Conservative talkradio host Mark Levin made news Thursday when he addressed the annual conference of the American Legislative Exchange Council (ALEC), a “non-partisan membership association of state lawmakers,” and it wasn’t just because he reiterated his call for an Article V “Convention of the States” to propose new amendments to the Constitution.
Levin’s call for an Article V Convention of the States has been well known since the publication of his best-selling book, The Liberty Amendments, more than a year ago.
On Thursday, Levin framed the Article V Convention of the States as the beginning of the process in which state legislators can reassert their constitutional power and become, in effect, the kind of check on the out-of-control federal government the framers expected the three branches of federal government they created in the Constitution would be on each other.
“Take your power back,” Levin told the enthusiastic crowd of state legislators from around the country.
Critics who claim an Article V Convention could become a “Runaway Constitutional Convention” miss the point entirely, Levin said. Critics think such a convention would have no impact, as the federal government is ignoring the Constitution already and would have little reason to observe any amendments, subsequently ratified by the states, that emerged from the Convention of the States.
“So if you ask me what makes you think the federal government will follow amendments to the Constitution if it won’t follow the Constitution today, then you don’t understand this process,” Levin told the audience.
“By giving the state legislatures the ultimate say on major federal laws, on major federal regulations, on major Supreme Court decisions, should 3/5 of state legislatures act to override them within a two year period,” Levin said, ” it doesn’t much matter what Washington does or doesn’t. It matters what you do.”
“The goal is to limit the entrenchment of Washington’s ruling class,” he stated.
“If you’re going to go through this process, don’t get myopic. Don’t get caught up in one issue,” Levin added. “This is a structural, systemic issue. We’re trying to restore the republic and save what’s left of the Constitution.”
Although he did not explicitly use the term “fifth branch” to describe their powers, Levin told the state legislators that they are the only uncompromised institutional force left in the country. As such, they can serve as a check on the power of what is now the four branches of the federal bureaucracy–the legislative, executive, and judicial branches created in the Constitution, and the extra-constitutional fourth branch that has emerged–the unbridled federal bureaucracy.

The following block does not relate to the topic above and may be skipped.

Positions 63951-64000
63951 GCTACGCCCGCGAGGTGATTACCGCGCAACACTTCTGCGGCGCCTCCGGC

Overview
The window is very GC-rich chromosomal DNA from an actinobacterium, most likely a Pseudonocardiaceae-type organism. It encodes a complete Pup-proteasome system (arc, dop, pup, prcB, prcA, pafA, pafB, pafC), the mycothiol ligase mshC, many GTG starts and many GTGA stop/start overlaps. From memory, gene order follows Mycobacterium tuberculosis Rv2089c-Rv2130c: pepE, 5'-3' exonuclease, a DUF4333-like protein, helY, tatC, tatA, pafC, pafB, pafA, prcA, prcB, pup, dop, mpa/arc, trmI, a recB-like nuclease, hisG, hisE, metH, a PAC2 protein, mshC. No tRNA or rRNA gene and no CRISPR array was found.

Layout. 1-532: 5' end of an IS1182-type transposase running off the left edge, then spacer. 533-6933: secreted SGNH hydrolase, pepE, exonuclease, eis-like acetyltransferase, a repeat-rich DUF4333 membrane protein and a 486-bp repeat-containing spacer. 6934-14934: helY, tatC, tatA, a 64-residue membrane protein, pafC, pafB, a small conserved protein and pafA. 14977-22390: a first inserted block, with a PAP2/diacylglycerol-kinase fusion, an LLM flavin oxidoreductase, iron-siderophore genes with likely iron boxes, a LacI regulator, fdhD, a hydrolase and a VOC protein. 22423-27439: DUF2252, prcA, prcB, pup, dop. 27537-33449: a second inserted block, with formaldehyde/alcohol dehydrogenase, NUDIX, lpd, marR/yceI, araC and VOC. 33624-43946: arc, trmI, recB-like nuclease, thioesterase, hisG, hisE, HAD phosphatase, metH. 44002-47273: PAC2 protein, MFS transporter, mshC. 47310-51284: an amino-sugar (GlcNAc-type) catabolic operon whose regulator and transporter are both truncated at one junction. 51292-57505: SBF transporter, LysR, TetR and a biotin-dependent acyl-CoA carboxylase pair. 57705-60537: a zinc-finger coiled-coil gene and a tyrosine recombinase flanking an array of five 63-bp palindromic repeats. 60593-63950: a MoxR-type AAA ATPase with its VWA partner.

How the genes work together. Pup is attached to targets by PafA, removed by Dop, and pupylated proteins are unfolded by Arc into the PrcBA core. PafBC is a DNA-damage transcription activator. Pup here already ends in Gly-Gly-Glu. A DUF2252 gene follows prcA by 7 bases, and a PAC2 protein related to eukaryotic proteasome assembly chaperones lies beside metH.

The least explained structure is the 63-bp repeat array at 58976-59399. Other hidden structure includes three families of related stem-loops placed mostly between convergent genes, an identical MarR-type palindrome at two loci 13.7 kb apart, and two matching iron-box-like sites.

In effect, Levin argued that the state legislatures, as a group, can function as a constitutional fifth branch of government which has a constitutional responsibility to hold the other now-four branches (three constitutional and one extra-constitutional) in check.
State legislators must exercise their constitutional authorities, Levin said, because “the United States is no longer a federal republic, a constitutional republic. ”
“We are mutating into something else… In Washington today we have an ongoing constitutional convention,” Levin told the crowd. “Rather than the branches checking and balancing each other, they are re-enforcing each other.”
“The Democrats in Congress and the President–they don’t believe in America’s founding principles. That’s what fundamental transformation means, ” Levin said.
“Laws are rewritten and unenforced by a President,” Levin added, as he built his case that the states must reassert their authority. “Congress confers legislative powers on departments and agencies of bureaucracies of their creation, which in turn seize further power to legislate in ways that usurp you [state legislators], your states, your people.”
“The Courts have claimed the final say on any issue in which the courts want to have a final say.”
“Wide-ranging decisions that affect our lives are being made by fewer and fewer masterminds in Washington, D.C.”
“More and more of what the federal government does is insulated from elections.”
“The trajectory,” Levin said, is “towards utopian statism, concentrated power.” The federal government, Levin stated, is characterized by “willful concealment of deliberations.”
Its actions that promote “centralization and concentration of authority are all intended to evade the Constitution.” The consequence of continuing along this path, Levin argued, are dire. “It will collapse our economic system and society. A total catastrophe.”
Levin then laid out the challenge and opportunity facing state legislatures.
“My question to you is: Where does this end?,” Levin asked. “We are not without recourse,” Levin noted. “We’re not some cult over here; we’re the majority.”
“Congress,” he said, “was never intended to be a super-legislature over you [the state legislatures]… they don’t have plenary power. No one ever asks them, under what authority are you passing this law? They don’t care!”
“Acting together, the state legislatures have more power than the entire federal government.”
“You have a duty under the federal Constitution… to save [the republic]. It ought to be your number one priority when you leave here.”
You can watch Levin’s entire speech here: